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Four Corners Sojourn, Part 3

I headed north on Highway 666, unaware of this number’s modern-day association with the antichrist or the devil. (Some 15 years later, as a result of its Satanic connotation and periodic thefts of its official highway signs, the “Devil’s Highway” would be renumbered/renamed 491.) Scattered along my first 10 miles of 666, ghostly apparitions coalescing in my headlights, were some one dozen northbound hitchhikers, presumably Navajos. On the one hand, it was an odd sight: in a nation overflowing with cars and trucks, all these individuals afoot and seeking rides; on the other, it suggested a solidarity, a remarkable faith, surely tribal in nature, on the part of each and every one of these hitchhikers that, sooner or later, despite the obvious competition, he or she could count on a car or truck for a lift to Sheep Springs, Newcomb, Sanostee, Little Water, or Shiprock before the 10 o’clock weather report.   Few, I sensed, are forever left by the wayside in Navajoland.

Although, that night at least, no thanks to me: I passed them all, wiping their existence away in the wake of my high beams. My current solitude was too delicious, too white man, obviously very un-tribal. Meanwhile, KTNN broadcast “No Reason to Quit” by Merle Haggard, the ultimate drunkard’s rebel yell (without the yelling, however, only Haggard’s incomparably beautiful baritone).

After 70 more miles of darkness, flecked only by the occasional light of a house near to or distant from the 666, I arrived in Shiprock, New Mexico, a veritable metropolis in this remote country, for the first time in a dozen years. At a Taco Bell, I purchased some Mexoid and a Pepsi to go.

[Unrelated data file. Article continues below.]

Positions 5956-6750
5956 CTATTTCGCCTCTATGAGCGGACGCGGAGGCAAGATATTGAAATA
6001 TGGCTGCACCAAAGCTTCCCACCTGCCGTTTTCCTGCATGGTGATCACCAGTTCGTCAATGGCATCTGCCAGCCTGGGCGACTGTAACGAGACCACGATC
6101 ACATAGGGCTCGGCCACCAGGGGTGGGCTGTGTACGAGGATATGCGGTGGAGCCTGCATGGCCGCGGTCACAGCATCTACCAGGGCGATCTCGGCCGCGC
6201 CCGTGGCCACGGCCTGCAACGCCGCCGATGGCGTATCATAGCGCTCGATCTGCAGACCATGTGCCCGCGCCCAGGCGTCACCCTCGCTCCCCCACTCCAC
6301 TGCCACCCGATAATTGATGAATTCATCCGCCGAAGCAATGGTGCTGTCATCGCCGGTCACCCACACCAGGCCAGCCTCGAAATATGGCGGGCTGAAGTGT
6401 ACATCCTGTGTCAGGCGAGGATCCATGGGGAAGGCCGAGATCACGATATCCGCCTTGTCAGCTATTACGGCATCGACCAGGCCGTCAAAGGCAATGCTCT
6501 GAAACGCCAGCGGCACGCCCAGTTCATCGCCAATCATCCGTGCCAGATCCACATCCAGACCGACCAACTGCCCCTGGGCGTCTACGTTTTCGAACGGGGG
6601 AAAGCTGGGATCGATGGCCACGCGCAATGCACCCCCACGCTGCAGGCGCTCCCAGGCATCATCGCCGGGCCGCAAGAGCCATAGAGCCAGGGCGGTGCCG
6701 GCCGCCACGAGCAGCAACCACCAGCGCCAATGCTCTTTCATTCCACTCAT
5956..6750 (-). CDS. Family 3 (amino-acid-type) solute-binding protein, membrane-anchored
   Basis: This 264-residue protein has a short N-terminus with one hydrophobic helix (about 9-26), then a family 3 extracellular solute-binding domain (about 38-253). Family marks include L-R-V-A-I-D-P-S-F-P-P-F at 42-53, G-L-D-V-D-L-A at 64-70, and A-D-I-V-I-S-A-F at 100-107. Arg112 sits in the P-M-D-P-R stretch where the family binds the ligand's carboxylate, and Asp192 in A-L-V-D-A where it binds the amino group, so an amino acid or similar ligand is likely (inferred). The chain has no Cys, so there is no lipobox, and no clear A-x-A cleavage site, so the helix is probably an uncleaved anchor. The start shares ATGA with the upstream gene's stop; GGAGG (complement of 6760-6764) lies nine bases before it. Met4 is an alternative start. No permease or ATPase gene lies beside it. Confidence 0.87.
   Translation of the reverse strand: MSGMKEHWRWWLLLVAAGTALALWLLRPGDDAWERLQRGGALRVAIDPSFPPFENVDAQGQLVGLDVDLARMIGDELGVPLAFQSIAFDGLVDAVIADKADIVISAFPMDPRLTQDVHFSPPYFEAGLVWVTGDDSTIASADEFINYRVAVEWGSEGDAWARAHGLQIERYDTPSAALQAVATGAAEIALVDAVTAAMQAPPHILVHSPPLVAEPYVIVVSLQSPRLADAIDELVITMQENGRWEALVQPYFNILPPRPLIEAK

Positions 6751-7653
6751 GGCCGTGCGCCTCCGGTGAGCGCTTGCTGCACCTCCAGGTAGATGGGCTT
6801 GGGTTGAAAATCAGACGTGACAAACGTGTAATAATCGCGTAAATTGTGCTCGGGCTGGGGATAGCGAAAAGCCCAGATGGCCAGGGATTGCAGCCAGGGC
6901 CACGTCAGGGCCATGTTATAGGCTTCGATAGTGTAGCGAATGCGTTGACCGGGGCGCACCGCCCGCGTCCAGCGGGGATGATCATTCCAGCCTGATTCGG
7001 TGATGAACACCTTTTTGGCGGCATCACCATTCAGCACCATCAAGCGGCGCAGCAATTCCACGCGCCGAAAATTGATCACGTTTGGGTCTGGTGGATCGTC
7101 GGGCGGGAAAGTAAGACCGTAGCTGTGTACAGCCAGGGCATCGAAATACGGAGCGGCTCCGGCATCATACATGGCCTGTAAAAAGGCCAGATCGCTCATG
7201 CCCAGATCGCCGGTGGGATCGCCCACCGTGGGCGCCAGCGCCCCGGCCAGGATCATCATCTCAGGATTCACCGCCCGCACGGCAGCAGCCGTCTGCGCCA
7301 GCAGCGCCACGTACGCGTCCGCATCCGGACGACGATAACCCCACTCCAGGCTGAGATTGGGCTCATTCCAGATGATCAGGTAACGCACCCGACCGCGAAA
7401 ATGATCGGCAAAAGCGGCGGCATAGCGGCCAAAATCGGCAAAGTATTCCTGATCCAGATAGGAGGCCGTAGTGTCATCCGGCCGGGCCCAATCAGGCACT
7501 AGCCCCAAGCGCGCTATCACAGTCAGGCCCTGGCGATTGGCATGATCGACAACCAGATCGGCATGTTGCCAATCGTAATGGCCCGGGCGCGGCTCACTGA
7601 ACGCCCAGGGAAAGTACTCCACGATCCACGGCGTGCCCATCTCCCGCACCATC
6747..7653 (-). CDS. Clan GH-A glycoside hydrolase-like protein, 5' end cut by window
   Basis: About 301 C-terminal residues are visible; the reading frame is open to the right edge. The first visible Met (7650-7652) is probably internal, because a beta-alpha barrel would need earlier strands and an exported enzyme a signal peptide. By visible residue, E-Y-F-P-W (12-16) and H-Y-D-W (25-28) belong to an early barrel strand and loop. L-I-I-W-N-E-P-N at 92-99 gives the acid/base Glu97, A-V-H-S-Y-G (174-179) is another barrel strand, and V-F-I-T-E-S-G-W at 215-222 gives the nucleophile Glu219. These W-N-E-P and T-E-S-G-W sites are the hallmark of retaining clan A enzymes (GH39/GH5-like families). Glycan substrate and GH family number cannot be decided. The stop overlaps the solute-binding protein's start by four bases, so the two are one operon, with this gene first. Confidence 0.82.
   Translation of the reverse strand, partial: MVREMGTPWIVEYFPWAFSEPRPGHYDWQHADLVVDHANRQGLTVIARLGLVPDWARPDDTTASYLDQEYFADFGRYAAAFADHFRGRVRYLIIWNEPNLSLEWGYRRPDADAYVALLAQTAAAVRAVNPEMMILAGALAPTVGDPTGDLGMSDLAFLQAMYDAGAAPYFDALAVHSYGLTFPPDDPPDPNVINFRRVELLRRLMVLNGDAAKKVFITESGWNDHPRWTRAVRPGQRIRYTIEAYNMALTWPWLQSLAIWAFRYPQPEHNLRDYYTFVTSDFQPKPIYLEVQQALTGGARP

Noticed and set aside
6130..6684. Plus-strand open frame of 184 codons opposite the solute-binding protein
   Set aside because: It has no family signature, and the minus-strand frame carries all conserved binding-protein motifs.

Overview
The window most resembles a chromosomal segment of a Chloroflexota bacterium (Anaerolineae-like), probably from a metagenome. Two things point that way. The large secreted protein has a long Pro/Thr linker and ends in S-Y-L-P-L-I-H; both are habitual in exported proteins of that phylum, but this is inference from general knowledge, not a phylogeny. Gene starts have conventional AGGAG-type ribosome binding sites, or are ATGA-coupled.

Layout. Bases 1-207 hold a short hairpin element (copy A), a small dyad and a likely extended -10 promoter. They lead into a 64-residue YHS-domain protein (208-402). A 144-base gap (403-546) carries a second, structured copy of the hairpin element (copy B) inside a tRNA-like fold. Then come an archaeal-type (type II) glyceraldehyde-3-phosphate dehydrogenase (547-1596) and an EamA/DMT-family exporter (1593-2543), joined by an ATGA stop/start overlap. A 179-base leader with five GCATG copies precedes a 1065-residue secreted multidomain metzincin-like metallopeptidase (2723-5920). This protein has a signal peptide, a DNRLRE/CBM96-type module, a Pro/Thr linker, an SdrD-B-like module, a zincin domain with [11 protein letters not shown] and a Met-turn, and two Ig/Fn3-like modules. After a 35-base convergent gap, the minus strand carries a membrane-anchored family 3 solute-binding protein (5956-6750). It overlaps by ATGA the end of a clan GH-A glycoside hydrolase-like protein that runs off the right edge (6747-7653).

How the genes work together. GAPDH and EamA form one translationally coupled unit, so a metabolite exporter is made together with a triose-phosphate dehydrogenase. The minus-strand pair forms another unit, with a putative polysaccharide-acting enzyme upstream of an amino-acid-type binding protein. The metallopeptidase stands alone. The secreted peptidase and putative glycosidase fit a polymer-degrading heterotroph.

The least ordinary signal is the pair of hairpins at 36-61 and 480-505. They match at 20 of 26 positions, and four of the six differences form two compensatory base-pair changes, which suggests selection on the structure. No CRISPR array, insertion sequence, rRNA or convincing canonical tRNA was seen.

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The Southwest of Music and Photographs

During these years, the Southwest also reached me through music, photographs, and literature.  Growing up in New Jersey, I was never far from a radio, and I enjoyed, on the pop music stations, the country-and-western “cross-over” recordings of such artists as Roger Miller, Leroy Van Dyke, Bobby Bare, the Statler Brothers, and Tammy Wynette.  In Denver, I naturally gravitated to an AM station that played nothing but country music, and soon I was purchasing country albums.  I particularly loved listening to Marty Robbins’s ballads set in El Paso, Texas, the “badlands” of New Mexico, and the remote town of Agua Frio, Arizona; Johnny Cash’s “You Wild Colorado,” his spare acoustical paean to the major American river of the same name; Johnny Rodriguez’s musical tale of hitchhiking to Mexico; and tenor Freddie Fender (born Baldemar Huerta) singing, in Spanish as well as English, “Before the Next Teardrop Falls.”

Photographs had interested me ever since I was a child and first opened Life’s Picture History of World War II, which stood tall and weighty on my parents’ bookshelf.  So, one day at the main branch of the Denver Public Library, I marveled at Ansel Adams’s Photographs of the Southwest─109 black-and-white “plates” that reveal the strange landscapes and rugged peoples of the Southwest from Texas to California and Mexico to Utah.  Yet, for me, a more lasting feature of this book is Lawrence Clark Powell’s introduction, entitled “An Essay on the Land.”  It is an evocative, poetic piece that is particularly sensitive to the Southwest’s fragile natural beauty and threats to said beauty by blind development.  A librarian as well as a writer, Powell also identifies a number of authors─lesser known, certainly, than the authors I’d read as a college English major, but, in Powell’s estimation, often no less talented─who had for over a century produced memorable fiction and non-fiction about the Southwest.  Later, in New Mexico, I would read Powell in depth; no writer wrote with greater love, knowledge, and eloquence about the Southwest.